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Excellent hard-chined sailboat: The "Grumete" designed by German Frers sr. in the late 1930s (GF sr. father of GF jr. and grandfather of German "Mani" Frers)

 

Photo 2 recent photo of of German Frers in his Grumete. Usually wins in Grumete one design regatas here.

 

70-year class still strong.

 

PD: Frers designed the boat while travelling to compete in the 1938 Olimpics (Berlin !!) aboard the Hinderburg airship. Fascinating story told in his book "Regatas y Diseños

 

A classic chined boat is the 26' Thunderbird. IIRC it was designed around 1960 as a promotional thing for a plywood company but under PHRF it rates the same as my custom, full race Kirby 1/4 pounder from 1975.

 

Chines may be ugly but they don't have to be slow.

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Must have left the windows open or something:

tumblr_lc42llth8e1qd7ygho1_1280.jpg

 

 

 

However, just because steel doesn't burn, doesn't mean it can't fail in a fire.

If you seal a boat on fire airtight, the fire cant get enough oxygen to go very far. My brother, a lifetime fireman said he has seen this in lafge department stores. It also works on wood and plastic boats.

 

 

I bet Bruce Farr doesn't have to deal with non sequiturs like this... aren't you glad you 'participate', Bob ? Hows that for insight ? - works for TARGET stores, must be just the thing onboard....sigh

 

close her up airtight. Badda bing, badda boom.

 

might not even have to recoat the interior, as the rust won't burn. Or something

 

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I think chines can be beautiful.

 

Jon: As I recall, under the IOR the T-Bird rated about half ton. It was only competitive at that rating when it really blew.

 

Bad, poorly designed chines are ugly. Well designed chines can accentuate the lines of the boat.

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At the risk of throwing more fuel on the fire, here are a couple more shots of 'Prairie Maid':

 

 

 

 

 

 

And lastly, something to make those of you with 'the eye' reaching for the bleach:

 

n_ax6_zpsymtydzu7.jpg

 

 

Are those speed brakes?

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Bad, poorly designed chines are ugly. Well designed chines can accentuate the lines of the boat.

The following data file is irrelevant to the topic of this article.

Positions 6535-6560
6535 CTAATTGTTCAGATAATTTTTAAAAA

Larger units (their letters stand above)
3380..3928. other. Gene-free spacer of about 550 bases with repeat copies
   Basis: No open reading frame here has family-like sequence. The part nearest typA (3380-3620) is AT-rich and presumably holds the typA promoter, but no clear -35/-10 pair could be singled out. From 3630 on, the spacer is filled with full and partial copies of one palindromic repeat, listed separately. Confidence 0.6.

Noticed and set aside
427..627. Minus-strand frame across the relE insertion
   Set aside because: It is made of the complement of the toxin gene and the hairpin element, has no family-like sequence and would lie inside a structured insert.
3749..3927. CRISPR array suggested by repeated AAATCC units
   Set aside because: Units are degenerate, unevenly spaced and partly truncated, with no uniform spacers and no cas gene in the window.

I don't think anyone complained about what this boat looked like:

 

Alt_Ragtime.JPG

 

Black Soo was one of YMT's favorties:

 

86422d1384221383-historical-monohulls-bl

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Semi, I assume you know that the picture is RAGTIME (INFIDEL) not BLACK SOO............

 

Both vessels are very nice! (I came very close to buying RAGS once many years ago. Wonderful boat! Originally had a tiller!)

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"Speed brakes"?

Very funny Punter. Why brag about a fair hull when the water has to fight it way around those lumps?

 

Kim:

RAGTIME is just maybe the very best example you could post pf very beautiful chines. I remember racing up Colvos Passage years ago on my half tonner. RAGTIME slid up from behind and went by us to leeward. As it went by it just "hissed" it's way through the water. I was in awe.

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I have no problem with bilge keels. They sure work for Dylan. I just don't like those crude ones. The French have been doing some refined twin keel shapes lately that address some of the performance problems of the crude type while offering the same advantages. If I lives where my boat was going to regularly sit in the mud I'd for sure have modern high aspect ratio twin keels. It's the same science, just twice as much.

 

"Private ownership of anything below the extreme high tide line is not allowed, the opposite of laws in the US."

As usual from BS this is factually incorrect. I know, I live on the beach. I am well aware of the US laws. It's not quite that simple.

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Semi, I assume you know that the picture is RAGTIME (INFIDEL) not BLACK SOO............

 

Both vessels are very nice! (I came very close to buying RAGS once many years ago. Wonderful boat! Originally had a tiller!)

 

Yeah, RAGTIME:

 

3.jpg

 

29711d1235786541-ragtime-ragtime-715360.

 

More found here: http://www.sail-world.com/Iconic-yachts-in-rematch-for--Queen-of-the-Harbour/46983

 

med_DSC00727.JPG

 

This RAGTIME? Doing ~20 knots!?! WOW!!!

 

 

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Semi, I assume you know that the picture is RAGTIME (INFIDEL) not BLACK SOO............

Both vessels are very nice! (I came very close to buying RAGS once many years ago. Wonderful boat! Originally had a tiller!)

Um, yeah. Two boats. A big one, and a smaller one.

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Those videos show Rags to be remarkably dry considering she's doing 20 Knots in 30 of breeze.

 

I wonder how many times she has crossed the Pacific?

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Here in Canada, all water below the high tide mark is public. Private ownership of anything below the extreme high tide line is not allowed, the opposite of laws in the US.